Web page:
March 10, 2016

How our BBC phone in highlights lack of awareness of post-nups

Pre-nups, post-nups and D37 Decree Absolutes were among the hot topics discussed when our family law specialist Norman Taylor returned to BBC Radio Leeds this week, on a live 30 minute family law phone in hosted by popular broadcaster, Richard Stead.

Pre-nups and post-nups posts were top of the agenda following research which revealed that one in ten married British people regret not insisting that their spouse sign a pre-nup agreement before tying the knot.

Norman explained that a pre-nup agreement drawn up between couples before marrying sets out how their assets will be split if the marriage fails. He outlined that although not legally binding, a carefully thought through prenup, drawn up well in advance of the marriage – and without coercion – is likely to be upheld by a court.

The programme also covered how such agreements can protect other stakeholders in a marriage – typically in-laws, who might pay for the wedding or provide a home deposit. While a pre-nup can include undertakings to repay them – for example, if the property is sold following a split – without one, contributions may simply be treated as non-refundable gifts. Experienced family law firms such as Jones Myers have a wealth of expertise in this area.

The first question posed by a listener asked if there is such a thing as a post-nup – with Richard also unaware of such an agreement.

Norman explained how post-nups are entered into after marriage; with the same aim as a pre-nup should a court decision have to be made. He outlined how they are often made by couples in a second marriage who are seeking to protect children of previous relationships, or by those who wanted a pre-nup but didn’t have time, or simply to re-inforce a pre-nup

For a post-nup agreement to carry its full weight, both parties must enter into it of their own free will, without undue influence or pressure, and fully informed of its implications. Legal advice and disclosure are desirable, but what matters is that both parties are fully aware of the implications of the PNA and have the information necessary to make an informed decision. It follows that duress, fraud or misrepresentations are potentially vitiating factors.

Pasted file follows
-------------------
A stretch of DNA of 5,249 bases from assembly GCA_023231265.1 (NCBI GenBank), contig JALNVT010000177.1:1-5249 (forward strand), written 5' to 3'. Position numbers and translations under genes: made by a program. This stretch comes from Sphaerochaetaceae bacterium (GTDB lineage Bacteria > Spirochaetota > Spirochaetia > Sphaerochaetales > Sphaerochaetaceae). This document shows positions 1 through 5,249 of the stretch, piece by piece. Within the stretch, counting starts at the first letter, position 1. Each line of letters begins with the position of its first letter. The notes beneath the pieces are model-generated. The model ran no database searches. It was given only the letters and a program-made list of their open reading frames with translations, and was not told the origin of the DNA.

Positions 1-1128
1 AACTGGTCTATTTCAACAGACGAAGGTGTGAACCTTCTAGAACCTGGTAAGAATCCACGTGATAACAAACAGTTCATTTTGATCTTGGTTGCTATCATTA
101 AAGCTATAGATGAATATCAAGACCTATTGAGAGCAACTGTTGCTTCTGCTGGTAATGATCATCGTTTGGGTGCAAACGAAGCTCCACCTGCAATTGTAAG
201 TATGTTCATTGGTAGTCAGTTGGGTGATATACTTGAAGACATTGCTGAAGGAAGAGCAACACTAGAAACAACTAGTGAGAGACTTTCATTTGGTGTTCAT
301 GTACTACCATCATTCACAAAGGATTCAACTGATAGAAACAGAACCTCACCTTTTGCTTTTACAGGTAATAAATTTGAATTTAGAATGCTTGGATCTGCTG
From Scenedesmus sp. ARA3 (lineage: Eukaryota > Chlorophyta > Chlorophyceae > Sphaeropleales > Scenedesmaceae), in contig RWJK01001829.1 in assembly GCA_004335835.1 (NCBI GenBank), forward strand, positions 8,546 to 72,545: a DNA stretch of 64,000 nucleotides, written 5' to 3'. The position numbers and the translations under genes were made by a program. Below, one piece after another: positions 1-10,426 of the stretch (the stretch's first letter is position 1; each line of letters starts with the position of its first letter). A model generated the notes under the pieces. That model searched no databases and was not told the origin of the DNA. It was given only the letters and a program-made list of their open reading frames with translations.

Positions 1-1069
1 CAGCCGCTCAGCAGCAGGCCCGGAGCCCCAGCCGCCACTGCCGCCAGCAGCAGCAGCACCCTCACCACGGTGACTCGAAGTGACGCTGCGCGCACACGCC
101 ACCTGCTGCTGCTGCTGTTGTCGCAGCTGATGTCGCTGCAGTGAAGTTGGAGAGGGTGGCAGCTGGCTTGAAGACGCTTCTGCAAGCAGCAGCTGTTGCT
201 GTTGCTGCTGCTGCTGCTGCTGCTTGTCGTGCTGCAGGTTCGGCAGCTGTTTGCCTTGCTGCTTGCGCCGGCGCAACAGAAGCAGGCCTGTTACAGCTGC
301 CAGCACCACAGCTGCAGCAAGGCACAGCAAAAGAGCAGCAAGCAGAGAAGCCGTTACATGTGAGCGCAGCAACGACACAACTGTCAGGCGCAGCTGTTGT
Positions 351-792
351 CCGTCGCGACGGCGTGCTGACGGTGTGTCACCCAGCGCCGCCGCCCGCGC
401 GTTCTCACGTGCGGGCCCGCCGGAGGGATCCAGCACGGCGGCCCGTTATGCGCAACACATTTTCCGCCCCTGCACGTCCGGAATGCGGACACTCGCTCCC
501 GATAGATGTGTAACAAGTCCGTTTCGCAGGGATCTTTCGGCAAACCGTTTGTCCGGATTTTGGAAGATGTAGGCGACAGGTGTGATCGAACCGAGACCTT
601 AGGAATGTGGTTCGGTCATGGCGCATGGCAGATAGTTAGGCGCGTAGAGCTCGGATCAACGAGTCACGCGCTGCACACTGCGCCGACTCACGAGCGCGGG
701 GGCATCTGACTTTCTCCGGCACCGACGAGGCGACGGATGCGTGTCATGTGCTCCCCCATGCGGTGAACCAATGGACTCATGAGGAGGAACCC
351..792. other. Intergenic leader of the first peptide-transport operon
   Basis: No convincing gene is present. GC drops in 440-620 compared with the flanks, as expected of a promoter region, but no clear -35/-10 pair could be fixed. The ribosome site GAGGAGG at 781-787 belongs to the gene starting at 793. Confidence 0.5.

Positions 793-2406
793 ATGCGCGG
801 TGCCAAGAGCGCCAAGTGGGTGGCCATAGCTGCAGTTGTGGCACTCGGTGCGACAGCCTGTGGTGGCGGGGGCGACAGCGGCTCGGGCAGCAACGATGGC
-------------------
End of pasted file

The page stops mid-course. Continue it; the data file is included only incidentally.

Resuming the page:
The couple’s circumstances at the time of the agreement are also relevant. These include age and maturity, and whether either or both had previously been married or in long-term relationships.

The issue of whether pre-nups dampen romance came up with Norman, who advised that timing was important, suggesting an agreement be drawn up when financial plans and practicalities were being discussed – as opposed to introducing the issue over a romantic meal.

Phone in queries also included a listener questioning if a D37 Decree Absolute he had received from the court meant he was now formally divorced.

Norman replied that, while the marriage was now legally over, there may be dangers if there is no financial order dealing with each party’s claims – with the serious risk that a former spouse can make a claim against their ex, often years after the divorce is finalised.

You can listen back to the programme on Radio Leeds if you missed it live.

If you have any comments, queries or concerns on pre-nups, post-nups or any divorce related issue, leave a comment below, call the Jones Myers team on 0113 246 0055 or tweet us on @helpwithdivorce.